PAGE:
• 25 2-14-2011 at 3:46 am

    Someone said...

    But Mike Leigh won BAFTA for “Vera Drake” and he still haven’t won Academy Award what is a disgrace for the Academy.

  • 26 2-14-2011 at 4:06 am

    Arty said...

    What is this Best British Debut award all about? It’s a pretty weak idea in the first place, but to give it to somebody who has been working prolifically in TV for twenty years is absurd.

  • 27 2-14-2011 at 5:05 am

    Scott Coleman said...

    Everyone loved Black Swan in England

  • 28 2-14-2011 at 5:23 am

    Eric said...

    Um, what has Tom Hardy done that makes him worthy of the Rising Star award, while Andrew Garfield continues to solidify himself as an amazing actor?

  • 29 2-14-2011 at 6:03 am

    Maxim said...

    Well, Eric that’s probably a bit of an overstatement, especially since Hardy was in a very widely seen film and clearly made popular impact. That plus the fact thaqt he gave a well regarded performance last year make him a decent choice.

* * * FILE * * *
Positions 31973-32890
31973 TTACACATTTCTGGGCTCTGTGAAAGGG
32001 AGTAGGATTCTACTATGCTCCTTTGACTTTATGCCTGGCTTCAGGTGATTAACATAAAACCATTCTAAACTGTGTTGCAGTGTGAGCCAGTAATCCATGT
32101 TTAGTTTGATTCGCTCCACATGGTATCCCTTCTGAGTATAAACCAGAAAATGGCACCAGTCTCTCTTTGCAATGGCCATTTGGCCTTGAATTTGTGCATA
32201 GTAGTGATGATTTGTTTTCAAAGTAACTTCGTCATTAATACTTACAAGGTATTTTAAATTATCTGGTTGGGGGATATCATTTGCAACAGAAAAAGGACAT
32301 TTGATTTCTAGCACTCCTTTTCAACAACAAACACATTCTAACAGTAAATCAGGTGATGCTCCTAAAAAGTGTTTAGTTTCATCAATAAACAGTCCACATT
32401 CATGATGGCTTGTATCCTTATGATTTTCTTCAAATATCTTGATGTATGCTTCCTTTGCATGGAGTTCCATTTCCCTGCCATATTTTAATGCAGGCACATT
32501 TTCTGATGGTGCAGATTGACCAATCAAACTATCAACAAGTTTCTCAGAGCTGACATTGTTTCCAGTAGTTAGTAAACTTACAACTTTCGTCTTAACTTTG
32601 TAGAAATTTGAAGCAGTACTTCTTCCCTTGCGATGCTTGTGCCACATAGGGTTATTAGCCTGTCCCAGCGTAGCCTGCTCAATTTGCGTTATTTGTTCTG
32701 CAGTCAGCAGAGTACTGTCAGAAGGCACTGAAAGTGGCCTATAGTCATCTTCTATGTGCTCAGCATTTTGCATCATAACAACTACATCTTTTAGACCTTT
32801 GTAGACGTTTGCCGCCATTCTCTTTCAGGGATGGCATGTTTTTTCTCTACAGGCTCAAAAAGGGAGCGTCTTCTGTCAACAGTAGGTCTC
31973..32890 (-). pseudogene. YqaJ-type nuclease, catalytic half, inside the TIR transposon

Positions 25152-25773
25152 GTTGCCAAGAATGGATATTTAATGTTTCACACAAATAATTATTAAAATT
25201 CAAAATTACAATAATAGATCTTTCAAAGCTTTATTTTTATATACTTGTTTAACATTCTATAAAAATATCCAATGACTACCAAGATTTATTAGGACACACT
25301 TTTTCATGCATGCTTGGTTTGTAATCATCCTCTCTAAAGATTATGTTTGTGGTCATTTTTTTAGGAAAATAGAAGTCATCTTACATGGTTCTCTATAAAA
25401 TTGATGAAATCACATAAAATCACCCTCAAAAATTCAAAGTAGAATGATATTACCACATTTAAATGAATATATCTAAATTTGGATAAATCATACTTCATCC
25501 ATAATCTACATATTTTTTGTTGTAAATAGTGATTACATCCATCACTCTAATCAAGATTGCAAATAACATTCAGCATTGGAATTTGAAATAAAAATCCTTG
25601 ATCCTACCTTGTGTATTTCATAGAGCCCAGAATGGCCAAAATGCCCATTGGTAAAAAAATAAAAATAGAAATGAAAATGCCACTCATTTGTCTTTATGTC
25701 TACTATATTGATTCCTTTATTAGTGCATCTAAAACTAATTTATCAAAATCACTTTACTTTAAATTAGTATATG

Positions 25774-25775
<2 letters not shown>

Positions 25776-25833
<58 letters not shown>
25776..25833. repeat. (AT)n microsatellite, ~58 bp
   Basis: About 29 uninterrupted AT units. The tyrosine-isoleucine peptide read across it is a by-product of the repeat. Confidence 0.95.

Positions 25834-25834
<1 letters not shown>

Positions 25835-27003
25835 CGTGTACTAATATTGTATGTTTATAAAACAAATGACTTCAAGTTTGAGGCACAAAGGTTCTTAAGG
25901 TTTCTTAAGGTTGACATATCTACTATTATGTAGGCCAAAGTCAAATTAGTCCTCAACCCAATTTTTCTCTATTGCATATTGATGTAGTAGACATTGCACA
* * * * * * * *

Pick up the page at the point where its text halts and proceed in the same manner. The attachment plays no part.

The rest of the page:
Switching gears here, has anyone, anyone at all, entertained the idea of Hooper winning Best Director prize at the Oscars… and the BP going to The Social Network?

  • 30 2-14-2011 at 7:09 am

    Jacob said...

    I find it very interesting that Fincher took the prize for direction considering Hooper was his competition, and they wouldn’t be considered as biased by picking him due to the overall love for “The King’s Speech” ….the last time the brits disagreed with the Oscars on a director award and gave it to an american was 1996 – Joel Coen

  • 31 2-14-2011 at 7:25 am

    JJ1 said...

    Curious about your thoughts on BAFTA, Kris. Or maybe you’ll touch on ’em later elsewhere.

  • 32 2-14-2011 at 8:20 am

    daveylow said...

    Ken Loach may have to wait for a special award. The man is long overdue.

  • 33 2-14-2011 at 8:57 am

    Sertan said...

    Guy Lodge,

    My Annette vs Natalie comment had nothing to do with you. It was a response to an earlier comment who said that Annette upset is still in play.

  • 34 2-14-2011 at 9:00 am

    Guy Lodge said...

    “Um, what has Tom Hardy done that makes him worthy of the Rising Star award, while Andrew Garfield continues to solidify himself as an amazing actor?”